There were a lot of reasons for me shaking my head at my father growing up. They were different shades of things I used to think that I wouldn’t do when I was a grown up. I am not sure I am a grown up yet but I think I have managed to echo a lot of the things I thought I was better than.
Entwined in my idealistic childish ideas of dad-ness, which ignores that anyone is a human being, was the idea that Bruce Springsteen was shit (because my dad loved him). It was a little odd that Bruce should bare the scorn for me not wanting to like something my dad liked as I generally loved to have things in common with my dad – so he would talk to me. However, he was often a bad-tempered man with little time or patience for others (apple-tree-distance-etc) so I didn’t get to shoot the breeze as often as I would have liked. And the resentment of this was part of the reason I scorned his love of Bruce Springsteen.
In retrospect I should have simply acknowledged that he was a man trying to wake up/just getting home from work (night shift worker) and being mithered by a 12-year-old about Bryan Robson’s injuries every day was probably not the best way to get the best of out the father-son bond. But I was 12.
The self-absorbed preamble is about me admitting that my dad was right about it all: getting pissed, smoking, being often a poor human being, having no respect for people – and Bruce Springsteen. He was right about it all. And though I was slow for the penny to drop (I was quick to catch on to being not very nice) the last few years have seen me listening to more and more of the The Boss.
Today, then, cannot be classed as the culmination of 34 years waiting to see the man dubbed The Chief by many (I know it’s The Boss). And when I said I used to resent Springsteen earlier, it was the kind of resenting that children do: you think you are resenting it at the time but later realise (a) you were actually absorbing it, (b) you were enjoying it and (c) given some perspective it’s pretty fucking special to you. In other words I haven’t just been listening to The Boss since 2006, he’s been going in by osmosis for 34 years.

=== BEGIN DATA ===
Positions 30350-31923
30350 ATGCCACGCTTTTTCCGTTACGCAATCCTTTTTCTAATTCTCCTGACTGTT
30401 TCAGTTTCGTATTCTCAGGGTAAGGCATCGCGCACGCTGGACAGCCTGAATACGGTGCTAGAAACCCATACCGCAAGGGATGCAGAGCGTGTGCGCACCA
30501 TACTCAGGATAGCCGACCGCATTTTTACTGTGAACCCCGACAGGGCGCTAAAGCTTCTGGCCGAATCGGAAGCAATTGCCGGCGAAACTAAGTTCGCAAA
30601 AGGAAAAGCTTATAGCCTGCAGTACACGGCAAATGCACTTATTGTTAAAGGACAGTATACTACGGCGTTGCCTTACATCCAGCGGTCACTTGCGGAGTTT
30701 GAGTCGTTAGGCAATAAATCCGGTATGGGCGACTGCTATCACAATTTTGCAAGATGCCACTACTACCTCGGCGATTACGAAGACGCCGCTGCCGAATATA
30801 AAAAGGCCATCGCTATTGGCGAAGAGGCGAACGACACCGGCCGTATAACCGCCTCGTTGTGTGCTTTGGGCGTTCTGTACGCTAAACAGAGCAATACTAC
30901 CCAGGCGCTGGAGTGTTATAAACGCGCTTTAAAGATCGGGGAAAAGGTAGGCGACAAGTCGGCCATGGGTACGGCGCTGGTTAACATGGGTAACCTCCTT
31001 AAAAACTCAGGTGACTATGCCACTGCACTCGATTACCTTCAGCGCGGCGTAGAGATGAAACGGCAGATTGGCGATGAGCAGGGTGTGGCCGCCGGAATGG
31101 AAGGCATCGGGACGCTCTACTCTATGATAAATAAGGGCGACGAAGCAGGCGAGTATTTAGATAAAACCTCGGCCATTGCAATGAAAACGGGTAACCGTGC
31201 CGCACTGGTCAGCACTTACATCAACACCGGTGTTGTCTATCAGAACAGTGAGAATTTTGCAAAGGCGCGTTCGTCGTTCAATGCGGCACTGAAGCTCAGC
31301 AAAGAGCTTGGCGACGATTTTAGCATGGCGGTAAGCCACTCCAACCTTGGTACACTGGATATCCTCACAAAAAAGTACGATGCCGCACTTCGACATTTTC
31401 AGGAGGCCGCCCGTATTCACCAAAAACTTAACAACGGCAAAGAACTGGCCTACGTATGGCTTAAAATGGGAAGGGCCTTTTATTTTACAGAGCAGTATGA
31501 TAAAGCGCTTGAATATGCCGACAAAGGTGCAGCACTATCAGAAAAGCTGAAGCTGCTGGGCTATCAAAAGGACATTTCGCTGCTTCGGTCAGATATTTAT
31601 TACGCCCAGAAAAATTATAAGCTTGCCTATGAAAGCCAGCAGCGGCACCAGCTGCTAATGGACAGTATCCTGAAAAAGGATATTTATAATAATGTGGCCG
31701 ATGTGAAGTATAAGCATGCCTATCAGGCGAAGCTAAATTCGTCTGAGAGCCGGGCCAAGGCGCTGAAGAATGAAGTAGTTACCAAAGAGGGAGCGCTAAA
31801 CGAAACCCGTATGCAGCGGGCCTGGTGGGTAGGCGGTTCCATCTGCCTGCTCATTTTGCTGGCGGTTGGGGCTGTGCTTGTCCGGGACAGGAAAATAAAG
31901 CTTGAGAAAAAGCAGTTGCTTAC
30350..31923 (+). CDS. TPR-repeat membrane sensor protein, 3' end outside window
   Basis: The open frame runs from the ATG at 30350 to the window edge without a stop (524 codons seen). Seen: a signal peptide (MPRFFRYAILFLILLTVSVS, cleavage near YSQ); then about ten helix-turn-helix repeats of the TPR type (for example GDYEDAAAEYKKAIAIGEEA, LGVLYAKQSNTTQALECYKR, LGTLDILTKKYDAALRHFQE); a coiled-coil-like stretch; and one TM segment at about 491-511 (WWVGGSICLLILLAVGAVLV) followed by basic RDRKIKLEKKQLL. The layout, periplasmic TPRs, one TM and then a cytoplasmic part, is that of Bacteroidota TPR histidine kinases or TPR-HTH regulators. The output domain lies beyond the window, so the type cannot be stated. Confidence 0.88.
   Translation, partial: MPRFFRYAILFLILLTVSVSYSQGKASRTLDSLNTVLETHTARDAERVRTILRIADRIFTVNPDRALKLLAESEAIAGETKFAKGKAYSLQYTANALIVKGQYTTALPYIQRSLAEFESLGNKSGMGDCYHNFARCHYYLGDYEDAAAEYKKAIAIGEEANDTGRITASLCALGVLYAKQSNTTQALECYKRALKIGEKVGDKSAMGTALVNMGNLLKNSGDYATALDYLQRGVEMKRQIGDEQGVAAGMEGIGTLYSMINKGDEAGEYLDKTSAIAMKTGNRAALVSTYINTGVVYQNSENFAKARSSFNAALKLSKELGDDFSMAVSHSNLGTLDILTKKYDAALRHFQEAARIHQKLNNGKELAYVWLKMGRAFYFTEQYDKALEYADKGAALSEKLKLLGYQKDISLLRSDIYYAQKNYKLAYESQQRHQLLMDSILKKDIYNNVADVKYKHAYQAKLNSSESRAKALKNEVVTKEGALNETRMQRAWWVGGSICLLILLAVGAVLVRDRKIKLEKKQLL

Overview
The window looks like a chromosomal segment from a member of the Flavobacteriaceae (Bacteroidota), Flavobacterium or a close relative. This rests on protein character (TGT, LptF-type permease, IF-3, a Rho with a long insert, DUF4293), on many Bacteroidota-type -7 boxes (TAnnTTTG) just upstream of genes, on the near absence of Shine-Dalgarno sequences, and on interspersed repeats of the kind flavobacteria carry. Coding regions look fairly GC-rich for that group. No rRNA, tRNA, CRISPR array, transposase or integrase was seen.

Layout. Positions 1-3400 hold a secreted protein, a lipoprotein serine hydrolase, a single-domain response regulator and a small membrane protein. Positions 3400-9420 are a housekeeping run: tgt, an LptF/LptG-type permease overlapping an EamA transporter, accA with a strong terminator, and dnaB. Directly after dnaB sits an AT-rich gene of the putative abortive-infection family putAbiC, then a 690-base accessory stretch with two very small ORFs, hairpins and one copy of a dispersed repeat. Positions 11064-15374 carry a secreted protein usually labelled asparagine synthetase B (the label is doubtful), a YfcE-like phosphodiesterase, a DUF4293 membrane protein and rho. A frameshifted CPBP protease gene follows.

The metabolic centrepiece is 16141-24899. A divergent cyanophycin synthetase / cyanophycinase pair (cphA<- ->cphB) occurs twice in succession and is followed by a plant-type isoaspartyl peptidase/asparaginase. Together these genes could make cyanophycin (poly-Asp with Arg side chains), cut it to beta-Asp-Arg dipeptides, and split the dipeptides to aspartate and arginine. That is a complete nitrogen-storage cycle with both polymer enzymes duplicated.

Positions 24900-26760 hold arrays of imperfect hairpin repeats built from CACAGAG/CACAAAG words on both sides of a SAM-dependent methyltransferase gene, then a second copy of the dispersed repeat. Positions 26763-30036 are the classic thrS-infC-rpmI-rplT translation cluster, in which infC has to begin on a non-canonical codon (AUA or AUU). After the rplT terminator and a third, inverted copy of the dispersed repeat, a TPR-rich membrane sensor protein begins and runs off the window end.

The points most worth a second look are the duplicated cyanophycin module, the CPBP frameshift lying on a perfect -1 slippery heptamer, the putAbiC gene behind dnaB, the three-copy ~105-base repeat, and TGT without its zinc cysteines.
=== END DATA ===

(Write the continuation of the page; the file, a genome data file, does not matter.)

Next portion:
But, yes, I was quite looking forward to today. Even though it was in Coventry (honestly – for what it offers – that is a long and uninteresting tale, it would only be worth telling you if it lasted three words) and it took us about 4 hours to make a 2 hour journey. I was in front of a KFC poster for so long that I started wondering why you get the little tub of beans (or coleslaw) with a KFC meal. And I have never wondered that before.
But the concert was worth it. It was really, really, really, really brilliant.
Was this review a bit lopsided with regards the balance between personal perspective and talking about what the performance was like? You’re right there should have been more about me. If you want a review of the gig by a professional music writer just google it or something.
OK, OK. He did Born to Run in its entirety (dedicated to James Gandolfini*). He could probably sell out a gig of this size just doing that. Well that was 40 minutes in the middle of a three hour set. THREE HOURS. He is 64 in September. It was without a doubt the greatest performance I have ever seen. And that is probably why they call him The Boss.
*It struck me in the columns and obituaries following his death how no-one talked about how similar his surname was to the wizard from The Lord of The Rings books.